[Show abstract][Hide abstract] ABSTRACT: During chemotherapy, patients experience disabling side effects or even sometimes life-threatening treatment-related complications, contributing to poor quality of life, reduced therapeutic compliance, decreased relative dose-intensity, and ultimately poorer outcomes.
The Ambulatory Medical Assistance (AMA) project, a monitoring procedure based on a standardized telephone intervention, was aimed to improve ambulatory care quality in aggressive B-cell lymphomas treated with standard front-line R-CHOP therapy.
Non-comparative prospective study.
Over a three-years period, one hundred diffuse large B cell lymphoma (DLBCL) patients were treated in a single hospital and monitored in an ambulatory setting through planned telephone interventions delivered by a single nurse under the supervision of an oncologist.
In addition to biological monitoring, patients received a bi-weekly telephone call from an oncology-certified nurse. All events were recorded on a call form, which was forwarded to a supervisor oncologist. Nurse calls resulted in one of the following: no intervention, grade 1 intervention based on a pre-established protocol managed by the nurse under oncologist supervision, or grade 2 intervention related to more severe complications, managed directly by the oncologist, and mostly resulting in secondary hospitalization.
The AMA procedure consisted of 3592 phone calls (600 h) resulting in 989 interventions (27.5%). Grade 1 intervention represented 950 cases whereas grade 2 intervention was noted in only 39 cases (3.9%). AMA also appeared to improve medical management. Indeed, compared to the literature, we observed lower incidence in secondary hospitalization (6%), delayed treatment (6%), reduced relative dose-intensity (RDI) (no patient with RDI<80%), toxic death (0%), and red blood cell transfusion (13%).
AMA appears to improve R-CHOP therapy management. However, comparative studies are needed to demonstrate the advantage of the AMA over standard management, in terms of therapeutic compliance, progression-free survival, and medico-economics efficacy.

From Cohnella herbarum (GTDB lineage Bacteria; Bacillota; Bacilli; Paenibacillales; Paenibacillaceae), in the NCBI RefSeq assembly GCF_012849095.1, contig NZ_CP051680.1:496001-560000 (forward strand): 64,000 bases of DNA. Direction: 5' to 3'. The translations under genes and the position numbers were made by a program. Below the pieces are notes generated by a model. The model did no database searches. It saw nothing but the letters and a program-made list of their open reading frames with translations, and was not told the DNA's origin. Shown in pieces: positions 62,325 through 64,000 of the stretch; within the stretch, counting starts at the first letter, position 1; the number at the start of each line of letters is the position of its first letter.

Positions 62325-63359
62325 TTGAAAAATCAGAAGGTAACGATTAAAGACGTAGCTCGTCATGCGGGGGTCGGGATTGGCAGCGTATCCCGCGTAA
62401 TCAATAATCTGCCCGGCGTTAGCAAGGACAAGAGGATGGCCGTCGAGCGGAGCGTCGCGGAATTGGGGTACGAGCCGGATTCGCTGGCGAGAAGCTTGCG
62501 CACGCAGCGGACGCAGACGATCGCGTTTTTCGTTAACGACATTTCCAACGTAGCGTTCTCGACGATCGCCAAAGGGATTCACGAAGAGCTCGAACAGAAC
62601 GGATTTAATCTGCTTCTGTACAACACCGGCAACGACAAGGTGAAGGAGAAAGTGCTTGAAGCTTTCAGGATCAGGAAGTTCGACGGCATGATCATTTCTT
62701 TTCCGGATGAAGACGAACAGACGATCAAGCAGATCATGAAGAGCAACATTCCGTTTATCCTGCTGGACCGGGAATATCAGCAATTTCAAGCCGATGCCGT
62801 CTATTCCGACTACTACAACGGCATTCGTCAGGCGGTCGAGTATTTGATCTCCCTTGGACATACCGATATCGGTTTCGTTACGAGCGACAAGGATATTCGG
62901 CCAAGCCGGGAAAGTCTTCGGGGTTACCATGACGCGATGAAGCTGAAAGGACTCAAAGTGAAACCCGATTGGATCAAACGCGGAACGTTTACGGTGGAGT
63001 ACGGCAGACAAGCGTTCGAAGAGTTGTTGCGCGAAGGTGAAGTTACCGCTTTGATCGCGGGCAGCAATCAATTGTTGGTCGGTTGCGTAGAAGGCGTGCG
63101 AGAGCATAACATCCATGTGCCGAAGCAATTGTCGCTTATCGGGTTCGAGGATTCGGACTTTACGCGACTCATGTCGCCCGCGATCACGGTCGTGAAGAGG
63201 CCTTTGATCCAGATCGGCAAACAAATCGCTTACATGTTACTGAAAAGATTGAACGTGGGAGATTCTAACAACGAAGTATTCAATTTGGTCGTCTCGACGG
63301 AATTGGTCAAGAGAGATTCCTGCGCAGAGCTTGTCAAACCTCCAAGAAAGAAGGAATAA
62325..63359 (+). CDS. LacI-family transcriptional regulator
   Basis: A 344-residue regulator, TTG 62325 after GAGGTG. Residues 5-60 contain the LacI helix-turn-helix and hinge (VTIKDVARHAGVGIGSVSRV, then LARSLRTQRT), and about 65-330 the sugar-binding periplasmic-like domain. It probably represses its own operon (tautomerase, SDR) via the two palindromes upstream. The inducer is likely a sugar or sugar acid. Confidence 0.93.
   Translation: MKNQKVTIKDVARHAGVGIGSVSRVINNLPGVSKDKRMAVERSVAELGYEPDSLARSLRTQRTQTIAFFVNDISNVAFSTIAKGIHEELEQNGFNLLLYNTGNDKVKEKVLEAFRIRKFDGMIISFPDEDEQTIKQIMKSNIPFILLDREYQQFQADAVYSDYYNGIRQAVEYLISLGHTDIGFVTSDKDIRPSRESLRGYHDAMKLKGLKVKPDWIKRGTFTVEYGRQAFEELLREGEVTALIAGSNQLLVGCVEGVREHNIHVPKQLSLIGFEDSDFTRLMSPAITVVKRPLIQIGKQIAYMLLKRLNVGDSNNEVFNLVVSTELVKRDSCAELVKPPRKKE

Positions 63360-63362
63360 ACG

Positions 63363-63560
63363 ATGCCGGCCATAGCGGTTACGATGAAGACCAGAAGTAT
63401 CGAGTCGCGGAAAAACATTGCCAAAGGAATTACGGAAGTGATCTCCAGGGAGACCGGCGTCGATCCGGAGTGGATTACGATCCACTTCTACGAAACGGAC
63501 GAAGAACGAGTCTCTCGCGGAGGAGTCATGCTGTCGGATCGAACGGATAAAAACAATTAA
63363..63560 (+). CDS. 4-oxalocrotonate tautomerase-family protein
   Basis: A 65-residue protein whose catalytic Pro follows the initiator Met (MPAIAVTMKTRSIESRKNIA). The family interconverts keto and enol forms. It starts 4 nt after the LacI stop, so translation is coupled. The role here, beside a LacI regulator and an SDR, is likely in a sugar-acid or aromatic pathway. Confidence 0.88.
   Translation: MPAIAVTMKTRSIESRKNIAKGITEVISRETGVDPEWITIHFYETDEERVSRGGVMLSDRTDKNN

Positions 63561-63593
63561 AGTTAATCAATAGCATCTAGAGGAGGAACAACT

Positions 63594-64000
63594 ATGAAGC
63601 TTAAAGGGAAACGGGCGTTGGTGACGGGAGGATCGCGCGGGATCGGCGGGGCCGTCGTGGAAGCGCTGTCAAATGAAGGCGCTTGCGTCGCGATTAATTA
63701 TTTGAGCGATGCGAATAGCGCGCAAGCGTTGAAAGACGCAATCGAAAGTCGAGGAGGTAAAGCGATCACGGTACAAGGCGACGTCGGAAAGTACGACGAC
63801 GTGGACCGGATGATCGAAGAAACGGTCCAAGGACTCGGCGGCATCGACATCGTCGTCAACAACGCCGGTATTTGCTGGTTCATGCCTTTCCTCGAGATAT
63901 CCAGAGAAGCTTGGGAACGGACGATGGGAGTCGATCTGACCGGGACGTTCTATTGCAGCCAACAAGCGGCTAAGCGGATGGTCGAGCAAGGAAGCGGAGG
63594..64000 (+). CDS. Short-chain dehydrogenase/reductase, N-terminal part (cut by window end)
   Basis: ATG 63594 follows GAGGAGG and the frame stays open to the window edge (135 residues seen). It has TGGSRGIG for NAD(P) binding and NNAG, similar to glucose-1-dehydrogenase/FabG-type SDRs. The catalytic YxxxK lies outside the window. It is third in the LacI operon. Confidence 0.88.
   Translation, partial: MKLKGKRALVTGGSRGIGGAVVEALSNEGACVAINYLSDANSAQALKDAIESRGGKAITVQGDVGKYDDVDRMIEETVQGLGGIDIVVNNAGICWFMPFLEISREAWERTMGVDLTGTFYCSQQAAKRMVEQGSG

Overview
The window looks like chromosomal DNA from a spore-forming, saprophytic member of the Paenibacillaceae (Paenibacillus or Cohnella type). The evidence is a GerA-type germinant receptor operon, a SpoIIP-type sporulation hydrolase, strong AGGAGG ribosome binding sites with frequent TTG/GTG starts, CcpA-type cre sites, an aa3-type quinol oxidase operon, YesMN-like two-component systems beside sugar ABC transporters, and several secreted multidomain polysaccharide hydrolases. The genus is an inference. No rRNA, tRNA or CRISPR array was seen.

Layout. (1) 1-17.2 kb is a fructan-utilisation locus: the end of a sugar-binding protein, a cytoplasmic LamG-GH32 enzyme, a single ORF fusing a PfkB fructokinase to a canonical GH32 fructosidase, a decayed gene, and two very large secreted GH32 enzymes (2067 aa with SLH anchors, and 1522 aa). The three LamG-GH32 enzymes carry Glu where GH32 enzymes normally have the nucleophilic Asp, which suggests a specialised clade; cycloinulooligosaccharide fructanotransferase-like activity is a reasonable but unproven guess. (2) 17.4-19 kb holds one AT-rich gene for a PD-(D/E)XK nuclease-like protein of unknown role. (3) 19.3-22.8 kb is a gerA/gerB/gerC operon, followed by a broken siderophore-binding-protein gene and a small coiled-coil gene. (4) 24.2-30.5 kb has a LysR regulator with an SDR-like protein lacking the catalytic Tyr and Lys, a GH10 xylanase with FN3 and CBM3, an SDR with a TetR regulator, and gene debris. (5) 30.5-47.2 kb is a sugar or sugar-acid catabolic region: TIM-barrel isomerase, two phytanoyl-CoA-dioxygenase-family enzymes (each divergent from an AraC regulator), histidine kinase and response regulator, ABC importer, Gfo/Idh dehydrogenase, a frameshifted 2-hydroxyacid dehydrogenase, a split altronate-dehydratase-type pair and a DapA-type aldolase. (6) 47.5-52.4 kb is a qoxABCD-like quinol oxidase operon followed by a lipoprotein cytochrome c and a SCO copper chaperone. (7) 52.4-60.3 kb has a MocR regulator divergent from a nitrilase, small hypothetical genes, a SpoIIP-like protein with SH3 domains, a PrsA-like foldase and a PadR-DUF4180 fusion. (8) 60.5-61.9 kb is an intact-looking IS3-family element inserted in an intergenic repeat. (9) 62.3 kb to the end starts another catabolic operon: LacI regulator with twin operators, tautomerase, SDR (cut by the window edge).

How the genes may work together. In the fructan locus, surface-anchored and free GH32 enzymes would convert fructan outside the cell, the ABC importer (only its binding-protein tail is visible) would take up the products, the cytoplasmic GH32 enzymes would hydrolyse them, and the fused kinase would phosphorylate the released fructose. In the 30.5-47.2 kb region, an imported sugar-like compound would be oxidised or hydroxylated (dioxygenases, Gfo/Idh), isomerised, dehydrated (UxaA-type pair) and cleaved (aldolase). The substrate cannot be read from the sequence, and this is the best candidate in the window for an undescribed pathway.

International journal of nursing studies 02/2011; 48(8):926-32. DOI:10.1016/j.ijnurstu.2011.01.008 · 2.90 Impact Factor
[Show abstract][Hide abstract] ABSTRACT: We report our experience on rituximab-cyclophosphamide-dexamethasone (RCD) combination therapy for the treatment of autoimmune disorders (AIDs) in 48 chronic lymphocytic leukemia (CLL) patients. Overall, 81% of patients were relapsing for AID after previous treatment with corticosteroids, splenectomy, rituximab or alemtuzumab. Diagnosis of AID was autoimmune hemolytic anemia (AIHA) in 26 (54%), autoimmune thrombocytopenia (AITP) in 9 (18.8%), Evan's syndrome in 8 (16.7%) and pure red cell aplasia (PRCA) in 5 patients (10.5%). Median time of autoimmune disorder (AID) onset from CLL diagnosis was 60 months (range: 0-240), and CLL was considered progressive in 40% of subjects upon AID diagnosis (complex AID). Median hemoglobin pre-treatment was 7.7 g/100 ml, and median platelet count 36.5 × 10(9)/l, returning to a median of 12.5 /100ml and 37.5 × 10(9)/l, respectively. Overall, an 89.5% response rate was obtained with this combination, irrespective of the AID type. Relapse occurred in 19 patients (39.6%). Median duration of response for autoimmunity (DR-AI) was 24 months, but DR-AI was higher for patients presenting: (1) AID early during CLL course (<3 years), or (2) both PRCA and AIHA. Median time to CLL progression in 48 patients was 16 months, but this time was statistically shorter for Evan's syndrome and AITP patients as compared with AIHA and PRCA patients. This study emphasizes the relevance of CLL-directed immune chemotherapy in the management of CLL-associated AID.
Leukemia: official journal of the Leukemia Society of America, Leukemia Research Fund, U.K 12/2010; 25(3):473-8. DOI:10.1038/leu.2010.278 · 10.43 Impact Factor